5 Strategies for Implementing Project Portfolio Management Using Project Server
As a Microsoft consulting partner, Timlin runs its core business using the tools and capabilities of Office 365 and Project Server Online. All of Timlin’s project work — including project tracking, task management, resource planning, timesheet entry and project status reporting — is delivered using Project Server and SharePoint sites. Project Server has been around for a long time; however, only with recent enhancements to Project Server Online has the product evolved to the point where the long list of capabilities is getting easy enough to realize the benefits of a Project Portfolio Management (PPM) solution. The challenge in using Project Server Online is not that it requires coding or extensive customizations: it’s determining the best way to configure the product to meet an organization’s requirements in a user-friendly, easy-to-understand way.
In this blog, we’ll share some learnings and insights around implementing such a PPM solution using Project Server Online – and show what this solution looked like in action for one of Timlin’s recent clients: a neighborhood health care center that needed a better way to enter, prioritize, plan and track all of its enterprise projects.
Setting the Stage
Based on our healthcare client’s PPM requirements and the built-in capabilities of Project Server Online, our expectation during the sales process was that most of the requirements would be delivered using out-of-the-box components. During the project, we found this to be true. Here’s some of the strategies we used to provide the best-fit solution to meet their needs:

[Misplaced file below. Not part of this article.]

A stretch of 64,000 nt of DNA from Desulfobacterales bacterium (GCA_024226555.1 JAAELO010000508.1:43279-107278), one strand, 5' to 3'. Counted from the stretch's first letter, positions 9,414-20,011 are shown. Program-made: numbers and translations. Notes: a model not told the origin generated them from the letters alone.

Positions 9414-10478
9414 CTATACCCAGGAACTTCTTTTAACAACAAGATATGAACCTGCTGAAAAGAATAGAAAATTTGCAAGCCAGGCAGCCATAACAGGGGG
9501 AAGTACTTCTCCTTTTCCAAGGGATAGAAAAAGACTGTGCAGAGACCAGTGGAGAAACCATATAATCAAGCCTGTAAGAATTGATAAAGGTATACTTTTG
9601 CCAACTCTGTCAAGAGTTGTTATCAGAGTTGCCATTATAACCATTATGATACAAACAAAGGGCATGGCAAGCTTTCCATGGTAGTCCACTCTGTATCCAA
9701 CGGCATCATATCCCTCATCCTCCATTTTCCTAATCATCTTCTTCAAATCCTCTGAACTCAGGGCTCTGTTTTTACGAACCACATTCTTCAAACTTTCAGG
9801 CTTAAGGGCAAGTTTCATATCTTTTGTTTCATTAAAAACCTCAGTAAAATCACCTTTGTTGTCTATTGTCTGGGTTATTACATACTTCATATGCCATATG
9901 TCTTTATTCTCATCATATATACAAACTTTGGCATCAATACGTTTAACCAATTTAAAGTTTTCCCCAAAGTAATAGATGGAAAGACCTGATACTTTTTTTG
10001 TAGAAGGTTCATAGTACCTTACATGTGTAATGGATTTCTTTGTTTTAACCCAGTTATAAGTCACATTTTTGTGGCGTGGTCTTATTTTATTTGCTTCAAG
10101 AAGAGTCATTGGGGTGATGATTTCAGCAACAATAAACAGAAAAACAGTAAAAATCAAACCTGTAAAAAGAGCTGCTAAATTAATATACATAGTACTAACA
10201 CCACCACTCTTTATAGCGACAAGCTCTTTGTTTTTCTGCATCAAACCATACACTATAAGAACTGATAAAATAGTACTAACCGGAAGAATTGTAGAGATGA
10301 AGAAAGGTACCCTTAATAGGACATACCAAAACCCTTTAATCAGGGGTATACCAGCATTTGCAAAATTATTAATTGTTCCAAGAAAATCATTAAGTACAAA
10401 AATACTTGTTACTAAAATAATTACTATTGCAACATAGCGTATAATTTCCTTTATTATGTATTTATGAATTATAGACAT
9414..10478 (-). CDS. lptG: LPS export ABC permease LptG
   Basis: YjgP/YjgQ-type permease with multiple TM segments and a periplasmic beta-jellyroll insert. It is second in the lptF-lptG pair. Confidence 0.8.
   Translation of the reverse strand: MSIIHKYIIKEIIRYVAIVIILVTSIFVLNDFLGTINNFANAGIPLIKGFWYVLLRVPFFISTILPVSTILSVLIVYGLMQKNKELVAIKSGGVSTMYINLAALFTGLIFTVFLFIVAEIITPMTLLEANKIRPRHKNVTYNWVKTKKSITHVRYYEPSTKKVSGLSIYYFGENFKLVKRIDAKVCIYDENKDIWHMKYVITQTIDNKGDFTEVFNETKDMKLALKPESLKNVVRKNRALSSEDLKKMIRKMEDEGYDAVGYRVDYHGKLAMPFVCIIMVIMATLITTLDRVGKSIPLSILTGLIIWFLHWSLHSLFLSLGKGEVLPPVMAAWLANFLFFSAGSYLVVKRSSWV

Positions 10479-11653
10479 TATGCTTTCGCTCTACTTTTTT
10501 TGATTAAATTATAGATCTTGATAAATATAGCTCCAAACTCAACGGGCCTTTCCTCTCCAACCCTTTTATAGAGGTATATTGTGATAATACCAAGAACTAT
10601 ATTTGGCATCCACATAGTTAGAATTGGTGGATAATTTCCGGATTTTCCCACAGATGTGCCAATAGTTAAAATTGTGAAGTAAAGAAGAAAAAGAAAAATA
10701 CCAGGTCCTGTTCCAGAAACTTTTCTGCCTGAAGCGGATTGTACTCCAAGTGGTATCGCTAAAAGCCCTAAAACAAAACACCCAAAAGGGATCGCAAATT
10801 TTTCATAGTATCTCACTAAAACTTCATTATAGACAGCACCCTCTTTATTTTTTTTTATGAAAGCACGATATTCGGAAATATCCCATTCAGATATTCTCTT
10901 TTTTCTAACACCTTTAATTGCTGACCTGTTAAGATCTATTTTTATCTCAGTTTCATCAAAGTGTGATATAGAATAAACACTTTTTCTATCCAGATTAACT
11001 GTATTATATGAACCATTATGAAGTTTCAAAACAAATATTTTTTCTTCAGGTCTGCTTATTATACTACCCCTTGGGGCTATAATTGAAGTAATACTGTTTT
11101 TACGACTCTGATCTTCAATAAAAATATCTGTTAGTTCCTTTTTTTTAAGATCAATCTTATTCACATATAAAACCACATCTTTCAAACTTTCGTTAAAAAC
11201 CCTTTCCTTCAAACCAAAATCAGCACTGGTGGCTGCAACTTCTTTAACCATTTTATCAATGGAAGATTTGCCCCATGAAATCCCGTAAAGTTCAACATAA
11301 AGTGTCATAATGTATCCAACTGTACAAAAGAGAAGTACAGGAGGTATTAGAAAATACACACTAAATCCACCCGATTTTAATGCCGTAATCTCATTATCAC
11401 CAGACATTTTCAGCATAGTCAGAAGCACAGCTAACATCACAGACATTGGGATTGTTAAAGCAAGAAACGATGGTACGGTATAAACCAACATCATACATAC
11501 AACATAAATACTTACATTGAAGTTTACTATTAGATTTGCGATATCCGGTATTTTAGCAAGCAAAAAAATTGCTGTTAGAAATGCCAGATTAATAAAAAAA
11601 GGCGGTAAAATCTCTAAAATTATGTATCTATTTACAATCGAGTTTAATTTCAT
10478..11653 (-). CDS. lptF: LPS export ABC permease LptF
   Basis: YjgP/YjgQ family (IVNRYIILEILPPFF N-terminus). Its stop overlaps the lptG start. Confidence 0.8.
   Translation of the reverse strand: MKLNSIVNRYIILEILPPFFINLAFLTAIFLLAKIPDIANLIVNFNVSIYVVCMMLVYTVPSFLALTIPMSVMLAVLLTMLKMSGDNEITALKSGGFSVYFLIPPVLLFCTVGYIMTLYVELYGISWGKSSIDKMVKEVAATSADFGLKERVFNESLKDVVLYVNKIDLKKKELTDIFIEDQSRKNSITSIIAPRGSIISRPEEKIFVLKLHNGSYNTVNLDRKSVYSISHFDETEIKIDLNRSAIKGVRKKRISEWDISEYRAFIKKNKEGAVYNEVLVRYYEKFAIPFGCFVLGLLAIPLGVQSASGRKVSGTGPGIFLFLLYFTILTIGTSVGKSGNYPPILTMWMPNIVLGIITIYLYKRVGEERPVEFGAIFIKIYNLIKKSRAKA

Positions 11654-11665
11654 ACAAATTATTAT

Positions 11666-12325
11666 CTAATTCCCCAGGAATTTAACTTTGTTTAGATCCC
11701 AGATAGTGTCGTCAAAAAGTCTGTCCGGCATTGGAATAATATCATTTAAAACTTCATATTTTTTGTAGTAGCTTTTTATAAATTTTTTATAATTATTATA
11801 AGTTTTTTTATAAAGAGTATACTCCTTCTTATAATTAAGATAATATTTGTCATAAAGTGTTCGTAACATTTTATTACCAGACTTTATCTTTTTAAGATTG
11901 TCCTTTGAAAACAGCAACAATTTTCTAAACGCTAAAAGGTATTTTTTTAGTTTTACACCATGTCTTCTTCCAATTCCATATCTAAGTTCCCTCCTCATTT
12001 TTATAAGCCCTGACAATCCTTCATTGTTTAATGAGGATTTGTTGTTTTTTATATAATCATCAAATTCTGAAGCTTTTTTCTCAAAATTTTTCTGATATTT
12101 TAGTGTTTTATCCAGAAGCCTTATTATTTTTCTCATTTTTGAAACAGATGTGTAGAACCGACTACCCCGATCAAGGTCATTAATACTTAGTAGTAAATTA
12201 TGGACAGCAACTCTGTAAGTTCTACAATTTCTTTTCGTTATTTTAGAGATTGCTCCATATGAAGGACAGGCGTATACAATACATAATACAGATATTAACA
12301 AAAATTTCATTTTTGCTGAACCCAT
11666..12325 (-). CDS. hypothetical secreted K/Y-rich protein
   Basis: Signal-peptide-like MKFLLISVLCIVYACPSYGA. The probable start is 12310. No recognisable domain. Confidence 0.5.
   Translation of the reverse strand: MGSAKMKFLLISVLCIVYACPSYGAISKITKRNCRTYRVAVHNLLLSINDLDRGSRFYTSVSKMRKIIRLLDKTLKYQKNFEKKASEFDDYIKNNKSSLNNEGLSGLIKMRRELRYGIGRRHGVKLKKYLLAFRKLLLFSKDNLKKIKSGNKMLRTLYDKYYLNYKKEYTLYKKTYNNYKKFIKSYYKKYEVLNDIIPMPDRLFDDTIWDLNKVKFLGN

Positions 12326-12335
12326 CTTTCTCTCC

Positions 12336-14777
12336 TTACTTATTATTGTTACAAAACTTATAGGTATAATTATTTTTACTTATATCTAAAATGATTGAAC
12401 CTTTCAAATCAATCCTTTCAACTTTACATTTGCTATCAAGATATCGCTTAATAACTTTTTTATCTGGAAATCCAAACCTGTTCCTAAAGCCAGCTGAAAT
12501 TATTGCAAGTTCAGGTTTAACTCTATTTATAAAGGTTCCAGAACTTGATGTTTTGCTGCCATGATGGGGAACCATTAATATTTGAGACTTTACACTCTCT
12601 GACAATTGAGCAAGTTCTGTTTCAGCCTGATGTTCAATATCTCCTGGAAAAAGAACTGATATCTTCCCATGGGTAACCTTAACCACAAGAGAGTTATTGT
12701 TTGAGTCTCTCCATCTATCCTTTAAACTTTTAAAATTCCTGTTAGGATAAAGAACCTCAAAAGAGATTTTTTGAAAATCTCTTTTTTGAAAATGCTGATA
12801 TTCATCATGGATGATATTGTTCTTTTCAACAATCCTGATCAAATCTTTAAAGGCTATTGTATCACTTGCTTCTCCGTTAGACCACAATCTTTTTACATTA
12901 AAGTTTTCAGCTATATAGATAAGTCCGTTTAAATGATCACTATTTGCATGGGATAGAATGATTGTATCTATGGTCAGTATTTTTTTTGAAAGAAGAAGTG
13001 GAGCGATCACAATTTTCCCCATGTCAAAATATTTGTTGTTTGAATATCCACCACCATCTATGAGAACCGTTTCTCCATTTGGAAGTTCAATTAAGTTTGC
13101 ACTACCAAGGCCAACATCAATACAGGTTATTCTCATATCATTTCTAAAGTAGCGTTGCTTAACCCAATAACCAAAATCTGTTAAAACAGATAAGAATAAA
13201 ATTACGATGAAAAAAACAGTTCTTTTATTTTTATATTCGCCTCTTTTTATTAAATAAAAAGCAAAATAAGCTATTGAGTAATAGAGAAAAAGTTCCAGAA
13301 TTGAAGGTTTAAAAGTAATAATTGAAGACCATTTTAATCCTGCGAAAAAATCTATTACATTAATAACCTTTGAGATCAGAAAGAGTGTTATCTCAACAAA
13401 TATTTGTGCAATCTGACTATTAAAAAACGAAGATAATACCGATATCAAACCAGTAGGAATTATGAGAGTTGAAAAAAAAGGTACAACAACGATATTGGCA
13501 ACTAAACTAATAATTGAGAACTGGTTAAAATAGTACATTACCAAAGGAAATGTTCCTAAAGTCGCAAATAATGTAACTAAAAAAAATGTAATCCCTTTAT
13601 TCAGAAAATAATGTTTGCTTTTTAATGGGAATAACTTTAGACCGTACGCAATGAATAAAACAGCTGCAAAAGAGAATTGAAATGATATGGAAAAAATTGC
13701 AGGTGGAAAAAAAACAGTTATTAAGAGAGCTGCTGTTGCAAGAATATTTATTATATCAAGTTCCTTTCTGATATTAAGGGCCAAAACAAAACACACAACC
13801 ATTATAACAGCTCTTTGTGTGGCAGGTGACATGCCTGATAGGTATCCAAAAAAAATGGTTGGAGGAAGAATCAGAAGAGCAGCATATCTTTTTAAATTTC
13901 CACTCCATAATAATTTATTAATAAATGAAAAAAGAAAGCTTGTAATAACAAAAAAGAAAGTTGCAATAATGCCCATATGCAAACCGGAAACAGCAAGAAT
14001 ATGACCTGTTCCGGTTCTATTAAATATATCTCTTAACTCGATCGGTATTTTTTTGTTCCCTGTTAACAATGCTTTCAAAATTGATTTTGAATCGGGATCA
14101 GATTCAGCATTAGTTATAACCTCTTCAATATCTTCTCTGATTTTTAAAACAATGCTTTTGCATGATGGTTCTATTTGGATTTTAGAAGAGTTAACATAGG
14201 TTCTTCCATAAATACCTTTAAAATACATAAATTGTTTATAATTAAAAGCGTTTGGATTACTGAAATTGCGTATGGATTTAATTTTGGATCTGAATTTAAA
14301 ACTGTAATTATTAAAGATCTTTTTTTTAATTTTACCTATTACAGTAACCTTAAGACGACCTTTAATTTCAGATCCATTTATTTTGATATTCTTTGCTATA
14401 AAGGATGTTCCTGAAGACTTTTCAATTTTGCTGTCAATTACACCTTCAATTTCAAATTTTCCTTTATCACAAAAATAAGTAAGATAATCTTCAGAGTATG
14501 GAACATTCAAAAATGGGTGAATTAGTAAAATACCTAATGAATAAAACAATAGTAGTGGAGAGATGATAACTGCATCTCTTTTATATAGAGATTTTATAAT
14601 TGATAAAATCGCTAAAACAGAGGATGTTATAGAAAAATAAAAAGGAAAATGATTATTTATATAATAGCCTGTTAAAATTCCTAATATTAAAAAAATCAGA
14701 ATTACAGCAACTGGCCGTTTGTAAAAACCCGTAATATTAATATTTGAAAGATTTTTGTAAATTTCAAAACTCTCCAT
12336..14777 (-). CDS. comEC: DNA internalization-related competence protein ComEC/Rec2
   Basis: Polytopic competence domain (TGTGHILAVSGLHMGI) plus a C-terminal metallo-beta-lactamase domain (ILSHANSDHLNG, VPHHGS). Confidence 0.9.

1: Employ an Agile Approach
With the many features of Project Server — and the ability to quickly change configurations to meet the requirements — an agile, iterative approach is critical. Here are some of the ways were able to do this for our client:
- Hold working sessions with the client to go over the project requirements and goals
- Develop the initial configuration of the application to meet those needs
- Demonstrate our proposed configuration and make needed modifications
- Revisit and simplify that approach to provide an easy-to-use for all the Program and Project Managers
By employing this approach, we learned that with in-depth knowledge and expertise on the capabilities of the application, the actual configuration was smooth and relatively simple.
2: Maintain an Open, Accessible Project Center
A central repository for all projects is vital. It allows senior management to quickly access and review the status, timeline and any related issues. In configuring the Project Center for our client, we implemented the required new fields and views to allow the client’s senior management to ascertain this information at a glance. This central view was a huge win for all team members, and the built-in views helped senior management easily get updates to project status, see any risks, and quickly understand if certain issues required attention.
Color-coded indicators (along with distinguishable shapes for one color-blind project team member) denote project status. This is just one example of the product’s flexible, customizable format.
3: Enable Project Prioritization and Approval
A customized PPM solution enables program and senior management team members to prioritize and put projects through a formal approval process. Project Server Online has built-in capabilities to support this using the features of Project Strategy, allowing its users to:
- Establish drivers (in other words, objectives that you can measure against)
- Prioritize your projects using those defined drivers
- Rate one driver against all or a subset of the remaining drivers (Project Server Online helps configure this by asking the user a series of questions)
- Run a system check on the consistency of your answers – this provides an automated calculation of project priorities (a percentage of the priority against 100% for each driver)